We stayed at Area Malaga Beach, it’s a great camper stop and worked really well with Lily as it is located on a dog beach. It is an easy walk along the promenade to a selection of bars and restaurants too. It gets very busy so you do need to book in advance on their website. It cost 13 euros per night with electric. http://www.areamalagabeach.com/en/
The bus stop is about 5 minutes walk away from the camper stop. We caught the number 160 bus into Malaga, a single ticket cost 1 euro 70 each and took about 20 minutes.
Malaga’s historic old town dates back to 770 BC and is very diverse. The Roman amphitheatre of Málaga, dates from the 1st century BC but was only rediscovered in 1951.
There are plenty of museums to visit, including the Picasso museum. You can walk up to the Castle of Gibralfaro, which is connected to the Alcazaba, the lower fortress and royal residence.
The imposing Baroque cathedral takes centre stage in the old town. On the original plans it had two towers but only one was finished due to lack of funds so it is popularly known as ‘La Manquita’ (One Armed Woman).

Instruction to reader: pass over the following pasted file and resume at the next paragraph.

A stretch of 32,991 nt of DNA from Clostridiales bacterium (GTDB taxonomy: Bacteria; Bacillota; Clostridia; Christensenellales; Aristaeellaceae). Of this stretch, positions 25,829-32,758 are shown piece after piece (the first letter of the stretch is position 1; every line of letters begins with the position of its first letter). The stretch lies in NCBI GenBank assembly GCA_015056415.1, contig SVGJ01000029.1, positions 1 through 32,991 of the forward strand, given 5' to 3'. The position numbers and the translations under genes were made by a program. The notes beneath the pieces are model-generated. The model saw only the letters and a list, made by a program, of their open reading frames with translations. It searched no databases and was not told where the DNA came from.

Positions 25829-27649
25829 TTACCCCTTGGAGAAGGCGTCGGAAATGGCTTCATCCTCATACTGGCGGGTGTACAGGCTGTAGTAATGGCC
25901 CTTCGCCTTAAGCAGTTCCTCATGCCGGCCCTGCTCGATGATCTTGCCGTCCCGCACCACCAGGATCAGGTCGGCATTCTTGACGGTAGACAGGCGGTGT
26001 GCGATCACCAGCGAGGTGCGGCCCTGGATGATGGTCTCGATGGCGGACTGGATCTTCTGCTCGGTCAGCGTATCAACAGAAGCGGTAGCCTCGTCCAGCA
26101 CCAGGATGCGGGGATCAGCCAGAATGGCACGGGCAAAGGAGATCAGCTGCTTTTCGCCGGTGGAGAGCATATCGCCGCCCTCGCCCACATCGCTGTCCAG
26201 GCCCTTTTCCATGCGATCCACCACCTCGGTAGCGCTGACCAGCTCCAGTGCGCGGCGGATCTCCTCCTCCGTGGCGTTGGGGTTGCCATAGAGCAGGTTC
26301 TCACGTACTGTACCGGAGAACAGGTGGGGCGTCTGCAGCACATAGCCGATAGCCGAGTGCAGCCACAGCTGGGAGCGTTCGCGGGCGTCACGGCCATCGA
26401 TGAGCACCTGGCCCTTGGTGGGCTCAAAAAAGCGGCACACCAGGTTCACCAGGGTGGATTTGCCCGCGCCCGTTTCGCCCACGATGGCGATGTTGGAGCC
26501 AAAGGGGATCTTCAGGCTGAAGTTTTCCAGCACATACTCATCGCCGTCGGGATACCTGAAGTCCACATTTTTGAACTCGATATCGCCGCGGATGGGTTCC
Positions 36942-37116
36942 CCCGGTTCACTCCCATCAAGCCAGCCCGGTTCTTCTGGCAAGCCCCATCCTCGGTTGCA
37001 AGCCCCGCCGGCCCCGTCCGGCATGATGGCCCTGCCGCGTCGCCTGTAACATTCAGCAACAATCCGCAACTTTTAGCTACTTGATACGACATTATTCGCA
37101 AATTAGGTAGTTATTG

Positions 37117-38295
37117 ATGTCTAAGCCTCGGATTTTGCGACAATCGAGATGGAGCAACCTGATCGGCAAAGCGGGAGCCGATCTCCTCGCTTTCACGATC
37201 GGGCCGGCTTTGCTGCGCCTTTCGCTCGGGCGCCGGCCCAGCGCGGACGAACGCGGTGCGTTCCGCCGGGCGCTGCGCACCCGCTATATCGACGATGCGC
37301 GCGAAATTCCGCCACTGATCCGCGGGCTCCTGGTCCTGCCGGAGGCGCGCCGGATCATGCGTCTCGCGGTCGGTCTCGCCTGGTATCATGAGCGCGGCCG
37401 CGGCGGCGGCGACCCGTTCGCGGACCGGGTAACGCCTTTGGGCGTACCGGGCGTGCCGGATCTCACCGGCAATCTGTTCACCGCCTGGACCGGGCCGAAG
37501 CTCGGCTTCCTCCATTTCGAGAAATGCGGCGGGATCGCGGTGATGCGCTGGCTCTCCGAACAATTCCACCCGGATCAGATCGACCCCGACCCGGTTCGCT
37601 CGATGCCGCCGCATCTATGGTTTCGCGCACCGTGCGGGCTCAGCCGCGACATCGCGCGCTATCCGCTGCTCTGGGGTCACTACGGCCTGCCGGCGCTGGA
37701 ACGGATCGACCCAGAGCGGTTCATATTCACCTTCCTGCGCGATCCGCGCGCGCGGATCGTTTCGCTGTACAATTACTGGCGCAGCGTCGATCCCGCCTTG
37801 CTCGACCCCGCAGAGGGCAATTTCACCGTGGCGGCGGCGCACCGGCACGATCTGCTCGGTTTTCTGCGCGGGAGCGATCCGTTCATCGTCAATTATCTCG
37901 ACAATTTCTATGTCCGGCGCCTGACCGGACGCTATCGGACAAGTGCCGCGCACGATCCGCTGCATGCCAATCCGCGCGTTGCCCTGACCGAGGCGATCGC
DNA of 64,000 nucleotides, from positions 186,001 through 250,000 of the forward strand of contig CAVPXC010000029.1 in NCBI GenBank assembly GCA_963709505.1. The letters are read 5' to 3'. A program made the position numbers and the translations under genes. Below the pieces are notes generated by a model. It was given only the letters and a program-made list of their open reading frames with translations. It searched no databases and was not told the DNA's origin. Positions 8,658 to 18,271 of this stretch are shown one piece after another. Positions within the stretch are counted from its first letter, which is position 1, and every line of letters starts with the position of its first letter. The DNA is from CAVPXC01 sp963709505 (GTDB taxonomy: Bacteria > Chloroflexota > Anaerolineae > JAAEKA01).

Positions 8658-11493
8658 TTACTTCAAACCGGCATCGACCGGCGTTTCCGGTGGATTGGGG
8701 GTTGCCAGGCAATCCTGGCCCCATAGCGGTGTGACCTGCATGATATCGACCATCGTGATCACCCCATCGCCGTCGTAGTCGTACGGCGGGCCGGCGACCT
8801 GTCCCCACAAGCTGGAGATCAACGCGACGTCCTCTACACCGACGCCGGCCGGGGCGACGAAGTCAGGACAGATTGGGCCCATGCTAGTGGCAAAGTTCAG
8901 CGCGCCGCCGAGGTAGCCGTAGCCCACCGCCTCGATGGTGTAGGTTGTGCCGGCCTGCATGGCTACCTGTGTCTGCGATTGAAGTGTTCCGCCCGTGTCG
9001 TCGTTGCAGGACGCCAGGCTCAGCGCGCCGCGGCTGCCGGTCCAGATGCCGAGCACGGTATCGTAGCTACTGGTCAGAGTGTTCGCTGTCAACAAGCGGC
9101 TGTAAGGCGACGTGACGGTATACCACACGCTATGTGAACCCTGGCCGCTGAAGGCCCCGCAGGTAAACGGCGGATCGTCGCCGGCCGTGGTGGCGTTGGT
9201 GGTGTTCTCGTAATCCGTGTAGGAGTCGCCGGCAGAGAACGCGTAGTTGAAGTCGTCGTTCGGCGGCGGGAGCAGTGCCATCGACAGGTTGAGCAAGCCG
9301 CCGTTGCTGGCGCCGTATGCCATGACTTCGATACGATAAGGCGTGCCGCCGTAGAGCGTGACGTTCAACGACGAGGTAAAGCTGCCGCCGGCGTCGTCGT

Located behind the cathedral in Plaza Obispo is the Palacio Episcopal (Bishops Palace). The three storey building itself was constructed in 1762 by Antoni Ramos. The Baroque style facade of red white, pink and grey marble certainly stands out & houses religious art exhibitions.
The area around Plaza de la Merced is great for restaurants and we had some Tapas in El Pimpi. El Pimpi is situated inside an old 18th century Málaga mansion house and opened in 1971 and is one of the longest-standing bodega bars in Málaga.
The architecture is stunning and around every street corner there seems to be interesting buildings.
We only spent three days in Malaga and it certainly wasn’t long enough to see all the sights. So I am sure at some point we will return.